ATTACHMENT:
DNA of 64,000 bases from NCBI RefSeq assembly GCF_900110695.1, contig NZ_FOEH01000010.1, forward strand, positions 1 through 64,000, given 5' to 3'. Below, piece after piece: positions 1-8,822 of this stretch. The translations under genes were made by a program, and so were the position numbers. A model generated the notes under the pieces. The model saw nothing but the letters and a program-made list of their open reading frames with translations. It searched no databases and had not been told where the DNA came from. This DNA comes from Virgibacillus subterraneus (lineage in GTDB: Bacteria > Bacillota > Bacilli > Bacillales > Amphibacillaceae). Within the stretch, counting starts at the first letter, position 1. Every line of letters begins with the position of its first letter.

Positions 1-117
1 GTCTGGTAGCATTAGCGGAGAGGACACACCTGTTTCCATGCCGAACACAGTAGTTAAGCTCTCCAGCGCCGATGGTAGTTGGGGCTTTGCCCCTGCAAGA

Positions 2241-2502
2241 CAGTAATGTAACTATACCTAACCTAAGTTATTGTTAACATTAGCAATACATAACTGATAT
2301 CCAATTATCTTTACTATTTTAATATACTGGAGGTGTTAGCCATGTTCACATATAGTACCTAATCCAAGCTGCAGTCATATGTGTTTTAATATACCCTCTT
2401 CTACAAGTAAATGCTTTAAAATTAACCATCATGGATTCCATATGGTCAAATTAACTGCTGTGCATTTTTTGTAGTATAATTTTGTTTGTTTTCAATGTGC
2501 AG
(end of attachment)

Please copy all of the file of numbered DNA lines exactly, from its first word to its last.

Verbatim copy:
DNA of 64,000 bases from NCBI RefSeq assembly GCF_900110695.1, contig NZ_FOEH01000010.1, forward strand, positions 1 through 64,000, given 5' to 3'. Below, piece after piece: positions 1-8,822 of this stretch. The translations under genes were made by a program, and so were the position numbers. A model generated the notes under the pieces. The model saw nothing but the letters and a program-made list of their open reading frames with translations. It searched no databases and had not been told where the DNA came from. This DNA comes from Virgibacillus subterraneus (lineage in GTDB: Bacteria > Bacillota > Bacilli > Bacillales > Amphibacillaceae). Within the stretch, counting starts at the first letter, position 1. Every line of letters begins with the position of its first letter.

Positions 1-117
1 GTCTGGTAGCATTAGCGGAGAGGACACACCTGTTTCCATGCCGAACACAGTAGTTAAGCTCTCCAGCGCCGATGGTAGTTGGGGCTTTGCCCCTGCAAGA

Positions 2241-2502
2241 CAGTAATGTAACTATACCTAACCTAAGTTATTGTTAACATTAGCAATACATAACTGATAT
2301 CCAATTATCTTTACTATTTTAATATACTGGAGGTGTTAGCCATGTTCACATATAGTACCTAATCCAAGCTGCAGTCATATGTGTTTTAATATACCCTCTT
2401 CTACAAGTAAATGCTTTAAAATTAACCATCATGGATTCCATATGGTCAAATTAACTGCTGTGCATTTTTTGTAGTATAATTTTGTTTGTTTTCAATGTGC
2501 AG